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Golf benefit underscores importance of prostate exams

November 7, 2019 By    

A show of hands: How many of you can define or even explain the acronym “PSA”?

Pros4Care golf benefit photo of former NFL offensive lineman Flozell Adams and Ed Varney of RegO

Ed Varney of RegO Products, right, welcomes former NFL offensive lineman Flozell Adams to the Pros4Care golf benefit at Stonebridge Ranch Country Club in McKinney, Texas. Photo by Brian Richesson

We’re not talking about a public service announcement necessarily, though knowledge about the topic we’re addressing here is extremely important for men.

Instead, we’re referring to “prostate-specific antigen,” a protein produced by the prostate. A PSA blood test is a common method of screening for prostate cancer. Rising PSA levels can signal a potential problem with the prostate.

Steve Eagar, a reporter and anchor for Fox 4 News in Dallas, opened the 12th annual Pros4Care golf benefit, a propane industry-based event that promotes prostate cancer awareness, with this question for attendees. He says only 54 percent of men actually know about PSA, but he says more should.

Eagar can tell you first-hand why it’s important. He had prostate cancer.

“I am a slow learner, so it took me a while to embrace that I actually had cancer and how serious it was,” he says.

There were no physical signs telling him something was wrong. There was no family history of prostate cancer. The only warning for Eagar came from the PSA test results and his rising numbers.

“If my PSA hadn’t popped and set off bells, I wouldn’t have known I had this,” he says.

Getting checked

The Prostate Cancer Foundation says men 50 years and older should undergo prostate exams regularly – and earlier if one’s family history includes prostate cancer. PSA can be measured through a blood test that doctors order for routine bloodwork.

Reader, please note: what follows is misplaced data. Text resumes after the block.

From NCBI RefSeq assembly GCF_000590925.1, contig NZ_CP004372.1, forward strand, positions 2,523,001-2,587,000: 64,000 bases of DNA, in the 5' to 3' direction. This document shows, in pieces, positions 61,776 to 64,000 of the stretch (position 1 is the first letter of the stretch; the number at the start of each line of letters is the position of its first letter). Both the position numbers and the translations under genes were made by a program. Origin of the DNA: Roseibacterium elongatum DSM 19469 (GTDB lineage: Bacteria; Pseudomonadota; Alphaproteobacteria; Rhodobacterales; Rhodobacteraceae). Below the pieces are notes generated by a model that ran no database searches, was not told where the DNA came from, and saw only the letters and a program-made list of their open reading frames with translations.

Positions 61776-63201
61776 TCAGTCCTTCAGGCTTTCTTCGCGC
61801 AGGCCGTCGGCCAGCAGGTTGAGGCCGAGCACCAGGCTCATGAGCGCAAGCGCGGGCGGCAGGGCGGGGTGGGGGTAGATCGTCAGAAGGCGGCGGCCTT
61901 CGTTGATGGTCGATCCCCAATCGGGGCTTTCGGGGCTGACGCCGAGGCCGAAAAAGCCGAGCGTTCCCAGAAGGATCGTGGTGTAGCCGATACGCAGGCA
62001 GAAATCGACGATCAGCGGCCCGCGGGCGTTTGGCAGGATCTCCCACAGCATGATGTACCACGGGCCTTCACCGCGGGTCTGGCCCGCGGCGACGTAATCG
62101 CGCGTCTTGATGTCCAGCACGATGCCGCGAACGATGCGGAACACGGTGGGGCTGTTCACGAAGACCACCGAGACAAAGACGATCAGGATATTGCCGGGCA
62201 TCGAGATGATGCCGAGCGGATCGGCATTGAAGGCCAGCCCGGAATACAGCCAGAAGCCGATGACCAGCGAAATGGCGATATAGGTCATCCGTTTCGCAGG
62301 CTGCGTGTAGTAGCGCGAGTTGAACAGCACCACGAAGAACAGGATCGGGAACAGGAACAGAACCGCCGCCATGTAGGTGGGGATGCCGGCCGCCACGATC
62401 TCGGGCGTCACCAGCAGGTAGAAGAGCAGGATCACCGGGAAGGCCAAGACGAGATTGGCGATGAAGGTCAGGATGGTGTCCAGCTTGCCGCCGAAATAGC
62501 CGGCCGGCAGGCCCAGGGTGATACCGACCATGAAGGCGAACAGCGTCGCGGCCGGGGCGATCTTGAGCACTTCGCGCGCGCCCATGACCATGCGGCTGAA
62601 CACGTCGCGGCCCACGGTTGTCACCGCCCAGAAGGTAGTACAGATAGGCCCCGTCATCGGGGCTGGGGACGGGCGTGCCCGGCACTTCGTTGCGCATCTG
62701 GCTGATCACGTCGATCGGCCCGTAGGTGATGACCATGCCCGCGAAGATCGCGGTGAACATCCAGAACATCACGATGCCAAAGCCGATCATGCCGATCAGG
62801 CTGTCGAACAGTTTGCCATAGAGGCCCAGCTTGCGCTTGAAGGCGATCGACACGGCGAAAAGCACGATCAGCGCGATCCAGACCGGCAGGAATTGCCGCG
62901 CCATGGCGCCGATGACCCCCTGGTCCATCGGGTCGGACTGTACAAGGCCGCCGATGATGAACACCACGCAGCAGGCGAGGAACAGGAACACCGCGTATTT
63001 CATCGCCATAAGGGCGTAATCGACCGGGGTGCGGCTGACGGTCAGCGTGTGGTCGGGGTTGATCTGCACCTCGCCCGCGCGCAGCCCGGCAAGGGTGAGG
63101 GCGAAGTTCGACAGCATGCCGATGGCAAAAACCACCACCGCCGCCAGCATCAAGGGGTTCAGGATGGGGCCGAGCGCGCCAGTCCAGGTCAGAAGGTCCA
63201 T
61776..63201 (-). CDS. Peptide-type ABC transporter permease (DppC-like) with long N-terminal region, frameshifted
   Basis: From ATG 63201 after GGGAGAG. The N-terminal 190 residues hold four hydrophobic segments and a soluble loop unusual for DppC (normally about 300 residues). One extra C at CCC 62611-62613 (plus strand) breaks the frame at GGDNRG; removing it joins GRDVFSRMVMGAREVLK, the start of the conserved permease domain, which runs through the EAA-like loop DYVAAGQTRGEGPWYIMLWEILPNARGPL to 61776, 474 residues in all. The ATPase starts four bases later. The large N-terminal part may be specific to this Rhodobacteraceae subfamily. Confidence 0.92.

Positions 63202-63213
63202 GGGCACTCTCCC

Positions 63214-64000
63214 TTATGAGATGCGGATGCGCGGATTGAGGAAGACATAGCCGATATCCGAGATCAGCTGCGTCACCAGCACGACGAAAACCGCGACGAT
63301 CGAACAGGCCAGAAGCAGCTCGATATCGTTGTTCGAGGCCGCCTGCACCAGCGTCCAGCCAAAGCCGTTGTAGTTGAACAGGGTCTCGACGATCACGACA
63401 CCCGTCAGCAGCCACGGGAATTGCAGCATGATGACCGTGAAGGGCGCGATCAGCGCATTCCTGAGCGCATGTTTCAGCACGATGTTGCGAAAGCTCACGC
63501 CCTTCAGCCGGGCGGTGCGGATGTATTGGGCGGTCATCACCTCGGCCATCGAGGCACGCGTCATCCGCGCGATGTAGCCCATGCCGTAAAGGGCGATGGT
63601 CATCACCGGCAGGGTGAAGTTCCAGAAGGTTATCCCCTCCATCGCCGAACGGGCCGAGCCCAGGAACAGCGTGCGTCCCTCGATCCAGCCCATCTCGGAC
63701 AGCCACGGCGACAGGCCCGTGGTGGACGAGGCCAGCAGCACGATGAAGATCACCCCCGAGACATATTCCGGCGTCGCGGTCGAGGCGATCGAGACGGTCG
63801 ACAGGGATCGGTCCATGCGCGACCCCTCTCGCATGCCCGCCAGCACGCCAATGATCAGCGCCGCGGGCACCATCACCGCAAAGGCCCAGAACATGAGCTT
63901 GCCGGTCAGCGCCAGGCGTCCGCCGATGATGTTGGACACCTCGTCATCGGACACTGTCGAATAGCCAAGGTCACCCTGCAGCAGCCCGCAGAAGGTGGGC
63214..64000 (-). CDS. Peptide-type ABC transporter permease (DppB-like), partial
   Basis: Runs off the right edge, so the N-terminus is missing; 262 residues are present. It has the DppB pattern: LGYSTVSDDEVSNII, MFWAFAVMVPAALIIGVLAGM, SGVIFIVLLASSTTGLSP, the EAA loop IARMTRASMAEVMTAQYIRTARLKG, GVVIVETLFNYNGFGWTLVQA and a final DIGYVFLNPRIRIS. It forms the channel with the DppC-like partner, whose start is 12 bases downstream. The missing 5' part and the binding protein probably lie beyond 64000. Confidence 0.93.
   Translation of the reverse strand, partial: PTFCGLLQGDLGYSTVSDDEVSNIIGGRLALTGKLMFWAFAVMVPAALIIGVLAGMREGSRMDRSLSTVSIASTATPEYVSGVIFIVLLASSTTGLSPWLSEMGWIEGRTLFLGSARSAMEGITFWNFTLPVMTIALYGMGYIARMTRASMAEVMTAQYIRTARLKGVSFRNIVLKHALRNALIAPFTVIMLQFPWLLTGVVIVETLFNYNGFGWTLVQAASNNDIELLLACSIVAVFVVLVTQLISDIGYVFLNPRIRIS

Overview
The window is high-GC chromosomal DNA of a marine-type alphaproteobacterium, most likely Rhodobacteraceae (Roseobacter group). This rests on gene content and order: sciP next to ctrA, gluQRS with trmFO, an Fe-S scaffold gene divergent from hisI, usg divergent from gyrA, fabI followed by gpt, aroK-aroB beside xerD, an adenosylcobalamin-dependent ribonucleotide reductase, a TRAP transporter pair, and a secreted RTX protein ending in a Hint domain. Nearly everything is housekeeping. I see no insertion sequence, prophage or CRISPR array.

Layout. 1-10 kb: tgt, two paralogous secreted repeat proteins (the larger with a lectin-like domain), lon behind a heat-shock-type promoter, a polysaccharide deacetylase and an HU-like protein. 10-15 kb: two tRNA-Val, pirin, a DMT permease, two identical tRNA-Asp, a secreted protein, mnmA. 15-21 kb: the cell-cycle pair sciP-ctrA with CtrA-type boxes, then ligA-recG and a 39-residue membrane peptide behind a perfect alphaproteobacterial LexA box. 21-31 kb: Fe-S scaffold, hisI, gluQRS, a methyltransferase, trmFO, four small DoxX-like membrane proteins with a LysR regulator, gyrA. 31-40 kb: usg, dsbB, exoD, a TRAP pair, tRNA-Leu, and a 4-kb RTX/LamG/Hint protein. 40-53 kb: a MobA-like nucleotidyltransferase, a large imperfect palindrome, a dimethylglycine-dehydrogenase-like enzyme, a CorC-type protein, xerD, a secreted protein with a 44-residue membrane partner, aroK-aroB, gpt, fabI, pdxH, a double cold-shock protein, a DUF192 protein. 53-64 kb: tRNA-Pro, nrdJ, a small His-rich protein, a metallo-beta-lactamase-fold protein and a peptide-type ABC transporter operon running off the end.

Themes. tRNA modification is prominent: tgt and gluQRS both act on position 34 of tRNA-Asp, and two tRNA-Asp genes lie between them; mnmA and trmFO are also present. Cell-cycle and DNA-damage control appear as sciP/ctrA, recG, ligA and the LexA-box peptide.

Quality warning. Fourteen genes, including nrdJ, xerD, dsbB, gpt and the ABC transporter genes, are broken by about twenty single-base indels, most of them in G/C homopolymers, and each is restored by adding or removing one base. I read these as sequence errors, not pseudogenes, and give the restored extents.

As Eagar spoke to golfers from the propane industry and to other event backers, he was two months removed from prostate cancer surgery, in which his prostate was completely removed. Doctors caught the disease in time.

“Prostate cancer is highly curable when you have it inside your prostate,” Eagar says. “If it’s out, it cannot be cured. They chase that cancer throughout your body for the rest of your life.”

Eagar recognizes October as Breast Cancer Awareness Month, which receives a lot of attention in the media, but he doesn’t want the prevalence of prostate cancer to go unnoticed. One in nine men will face prostate cancer in their lifetime, he says, proving that events like the Pros4Care golf benefit are integral to defeating the disease.

“Just like mammograms are important for women, PSA tests are important for men,” he says. “Get it done. Get it taken care of. It is painless. It’s just a blood test.”

Local celebrities

This year’s event drew about 100 attendees, according to organizers. In addition to Eagar, the golf benefit brought out another local celebrity: former NFL offensive lineman Flozell Adams, who played for the Dallas Cowboys and Pittsburgh Steelers. Adams established his own foundation for breast cancer awareness because his mom died of it 22 years ago, but he also recognizes the importance of PSA checkups for men.

“I’m proud to be here to help men with prostate problems,” says Adams, referring to the tests. “We all have to do it. … We have to get this [done] to be able to beat it and take care of it. … Do everything you need to do to have a long, full life.”

Pros4Care was founded in 2006 by propane industry members Pat Hyland, former LP Gas editor and now of the Propane Education & Research Council; former Heritage Propane President Bill Powers; and Ed Varney of RegO Products.

In addition to raising awareness of prostate cancer, Pros4Care educates patients with vital information and provides financial support when needed.

“I am now a person you’re playing for,” Eagar told the golfers in Texas. “We can make a difference by spreading the word.”

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About the Author:

Brian Richesson is the editor in chief of LP Gas Magazine. Contact him at brichesson@northcoastmedia.net or 216-706-3748.

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